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New Zealand skiing probably offers the best the Southern Hemisphere has to offer and although the areas are smaller than in Europe, the backcountry skiing is spectacular.
Whakapapa at Mt Ruapehu is the largest resort in the country. 200 miles from Auckland in the North Island, it has 20 lifts, including a high-speed quad and regularly gets late-season snow.
Heading to the South Island, Mount Hutt is only an hour's drive from Christchurch and 40 mins from Methven. With 4.5m average snowfall per year, the lively approach road is worth taking on for the chance to try out the excellent terrain out the back of South Face. The resort has a good record as being one of the first to open in the Southern Hemisphere.
Further south is Queenstown, New Zealand's self-proclaimed Xtreme sports capital. From here Coronet Peak, Treble Cone and the Remarkables are all within a short drive, plus there's rafting, bungee jumping and a massive number of bars to keep you occupied. Advanced skiers will want to check out The Remarkables for some great backcountry skiing, while Treble Cone is probably the most challenging field in the area with some excellent steep terrain.
The breathtaking scenery, Kiwi hospitality and the sense of isolation you get in Wanaka make it less a tourist destination and more like a typical resort. Treble Cone – where SnowSkool operates a ski instructor course – is still close, but Cardrona is the closest resort.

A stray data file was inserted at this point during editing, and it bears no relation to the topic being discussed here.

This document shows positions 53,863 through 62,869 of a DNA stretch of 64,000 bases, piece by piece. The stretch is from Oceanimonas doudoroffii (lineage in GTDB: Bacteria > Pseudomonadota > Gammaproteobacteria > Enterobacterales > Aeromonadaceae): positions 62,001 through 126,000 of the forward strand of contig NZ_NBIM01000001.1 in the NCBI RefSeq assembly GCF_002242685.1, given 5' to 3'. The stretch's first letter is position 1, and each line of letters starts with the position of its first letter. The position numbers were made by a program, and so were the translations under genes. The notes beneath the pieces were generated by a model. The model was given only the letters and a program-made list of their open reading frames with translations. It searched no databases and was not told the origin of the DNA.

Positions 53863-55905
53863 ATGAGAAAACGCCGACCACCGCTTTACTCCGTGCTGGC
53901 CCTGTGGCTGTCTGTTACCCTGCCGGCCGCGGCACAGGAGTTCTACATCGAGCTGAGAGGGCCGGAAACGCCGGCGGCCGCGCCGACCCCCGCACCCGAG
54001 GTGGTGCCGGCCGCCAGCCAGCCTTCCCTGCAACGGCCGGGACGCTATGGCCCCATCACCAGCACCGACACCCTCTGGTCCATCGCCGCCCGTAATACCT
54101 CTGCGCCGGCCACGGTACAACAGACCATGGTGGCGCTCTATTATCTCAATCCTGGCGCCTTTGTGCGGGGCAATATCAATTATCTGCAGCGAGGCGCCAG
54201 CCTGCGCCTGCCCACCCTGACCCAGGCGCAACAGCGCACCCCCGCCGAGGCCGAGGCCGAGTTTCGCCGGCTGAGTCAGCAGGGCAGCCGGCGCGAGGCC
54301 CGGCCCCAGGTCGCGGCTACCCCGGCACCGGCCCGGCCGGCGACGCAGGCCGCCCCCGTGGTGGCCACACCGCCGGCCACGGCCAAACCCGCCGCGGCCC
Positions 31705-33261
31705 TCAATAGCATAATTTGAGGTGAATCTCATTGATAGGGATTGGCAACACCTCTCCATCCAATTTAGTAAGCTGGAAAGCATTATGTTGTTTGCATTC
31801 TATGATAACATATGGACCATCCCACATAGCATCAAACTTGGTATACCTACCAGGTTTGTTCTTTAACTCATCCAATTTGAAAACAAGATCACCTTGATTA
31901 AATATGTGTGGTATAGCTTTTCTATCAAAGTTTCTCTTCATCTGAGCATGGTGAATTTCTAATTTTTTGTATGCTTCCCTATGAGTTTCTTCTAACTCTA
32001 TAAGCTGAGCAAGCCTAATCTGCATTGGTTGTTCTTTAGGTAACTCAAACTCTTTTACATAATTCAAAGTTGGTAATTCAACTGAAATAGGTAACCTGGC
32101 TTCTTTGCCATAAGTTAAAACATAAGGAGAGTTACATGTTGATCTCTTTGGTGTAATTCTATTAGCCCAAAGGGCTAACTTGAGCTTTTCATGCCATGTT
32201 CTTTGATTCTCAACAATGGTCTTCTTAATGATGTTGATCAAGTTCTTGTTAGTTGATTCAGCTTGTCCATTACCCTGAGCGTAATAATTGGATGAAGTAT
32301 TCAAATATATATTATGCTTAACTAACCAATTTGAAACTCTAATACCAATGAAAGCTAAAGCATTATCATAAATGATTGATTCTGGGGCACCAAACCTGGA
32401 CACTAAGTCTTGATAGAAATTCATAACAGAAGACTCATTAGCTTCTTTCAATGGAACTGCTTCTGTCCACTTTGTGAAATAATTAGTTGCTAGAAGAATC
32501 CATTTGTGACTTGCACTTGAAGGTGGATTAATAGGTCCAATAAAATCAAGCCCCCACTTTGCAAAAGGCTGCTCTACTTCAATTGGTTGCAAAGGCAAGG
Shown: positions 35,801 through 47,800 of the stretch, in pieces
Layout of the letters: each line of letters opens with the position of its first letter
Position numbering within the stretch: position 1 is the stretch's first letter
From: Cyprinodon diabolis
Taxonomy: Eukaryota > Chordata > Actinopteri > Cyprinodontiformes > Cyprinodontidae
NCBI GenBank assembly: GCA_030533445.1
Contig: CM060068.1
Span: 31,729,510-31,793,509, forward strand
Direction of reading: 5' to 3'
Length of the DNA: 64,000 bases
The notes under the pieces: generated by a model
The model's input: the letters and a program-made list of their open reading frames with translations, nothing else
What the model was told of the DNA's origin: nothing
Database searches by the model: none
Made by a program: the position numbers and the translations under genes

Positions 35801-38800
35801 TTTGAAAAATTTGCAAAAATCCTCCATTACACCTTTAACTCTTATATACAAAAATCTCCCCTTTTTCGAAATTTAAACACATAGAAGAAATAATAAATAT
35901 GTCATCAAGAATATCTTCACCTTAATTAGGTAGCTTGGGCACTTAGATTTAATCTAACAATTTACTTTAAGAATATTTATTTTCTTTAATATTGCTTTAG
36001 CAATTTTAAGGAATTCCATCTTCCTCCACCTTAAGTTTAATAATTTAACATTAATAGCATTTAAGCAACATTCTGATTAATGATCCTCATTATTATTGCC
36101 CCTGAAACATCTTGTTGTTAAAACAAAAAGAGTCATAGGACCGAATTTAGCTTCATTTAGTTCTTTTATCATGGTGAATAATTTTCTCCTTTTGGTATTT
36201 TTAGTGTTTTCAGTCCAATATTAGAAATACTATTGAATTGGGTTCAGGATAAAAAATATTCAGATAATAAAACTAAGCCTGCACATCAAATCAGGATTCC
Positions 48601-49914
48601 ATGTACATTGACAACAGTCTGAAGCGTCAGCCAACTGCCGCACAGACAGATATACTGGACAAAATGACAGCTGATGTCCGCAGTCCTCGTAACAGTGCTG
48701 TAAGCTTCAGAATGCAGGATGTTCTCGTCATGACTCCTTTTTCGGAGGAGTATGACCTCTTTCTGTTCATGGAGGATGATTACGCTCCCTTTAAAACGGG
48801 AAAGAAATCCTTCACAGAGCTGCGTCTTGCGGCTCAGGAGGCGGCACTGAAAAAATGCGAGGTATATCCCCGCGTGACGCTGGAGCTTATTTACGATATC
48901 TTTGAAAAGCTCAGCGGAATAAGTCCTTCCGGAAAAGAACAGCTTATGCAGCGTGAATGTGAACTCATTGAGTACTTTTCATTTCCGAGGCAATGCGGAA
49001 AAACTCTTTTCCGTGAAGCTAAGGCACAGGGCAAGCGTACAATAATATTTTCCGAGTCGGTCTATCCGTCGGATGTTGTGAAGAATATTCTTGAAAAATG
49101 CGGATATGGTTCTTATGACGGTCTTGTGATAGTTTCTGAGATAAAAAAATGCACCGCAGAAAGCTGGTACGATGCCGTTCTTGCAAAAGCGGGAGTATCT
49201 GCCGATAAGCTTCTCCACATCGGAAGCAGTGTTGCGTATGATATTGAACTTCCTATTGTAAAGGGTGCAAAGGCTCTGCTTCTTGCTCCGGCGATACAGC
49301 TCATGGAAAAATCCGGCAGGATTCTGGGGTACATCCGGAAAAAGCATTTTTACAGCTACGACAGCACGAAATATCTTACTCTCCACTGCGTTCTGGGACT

There are over 20 ski fields in New Zealand. As well as the major stations, Natives reporter, Tom Greenall, has visited and given us his impressions of some of the smaller fields like Craigieburn, Porter Heights and Mt Lyford.
For more detail on all the the main ski areas, check out Zoe Watson's report on working seasons in NZ
When To Go
Most resorts open up in early-June and are in full swing by July. The season runs until mid-October, although up in the North Island there's often still snow late-on (2001 | 2002). Most opening dates are covered on our events page.
Tom Greenall's Views - Tom reviews the biggest and smallest NZ resorts
Queenstown Resort Guide - Work, rest and play (by Jenny Byers)
Surviving in Queenstown - Rich shares his top tips
Wanaka Resort Guide - Work, rest and play (by Doug Brice)
Nutcrackers, Towbelts and Ropetows - Tom Greenall on NZ's quirky lifts
Queenstown - 'what to do & where to ski' - from Evan at Kiwinewz
The History of Skiing in New Zealand
Doing Seasons Kiwi Stylee - by Zoe Watson
NZ Update - Updates on life in NZ in 2000/2001
If you're looking to work in NZ, you'll need a Working Holiday Visa. These are usually easy to obtain if you are under 30, and the NZ government recently increased the UK quota by thousand to 9000 per year. Apply at the NZ immigration website.
British passport holders not intending to work are automatically granted a Visitors Permit on arrival, valid for 6 months.
British citizens up to 35 years old, including those that have already held the once in a lifetime Working Holiday Visa for New Zealand, can now apply for a 12 month Work Exchange Visa for New Zealand, available exclusively through BUNAC.
If you are skiing in NZ, you must have adequate insurance. The type of policy depends how long you are heading out for, but for trips of less than 90 days we recommend Annual Insurance. Rates are good and include up to 21 days' skiing on each trip.
If you are going for a longer period, then the Young Traveller policy (up to 45 years old!) offers good year round cover. This is available from £169 for 1 year's travelling.
Tom Greenall's View
Regular Natives will know Tom from his regular Chamonix reports. In 2002, Tom dropped into some of NZ's largest and smallest resorts to give us his impressions.
Mount Hutt (again)
Club des Saisonniers
Check the CdS for Kiwis or members who have worked in Queenstown, Treble Cone or Mt Hutt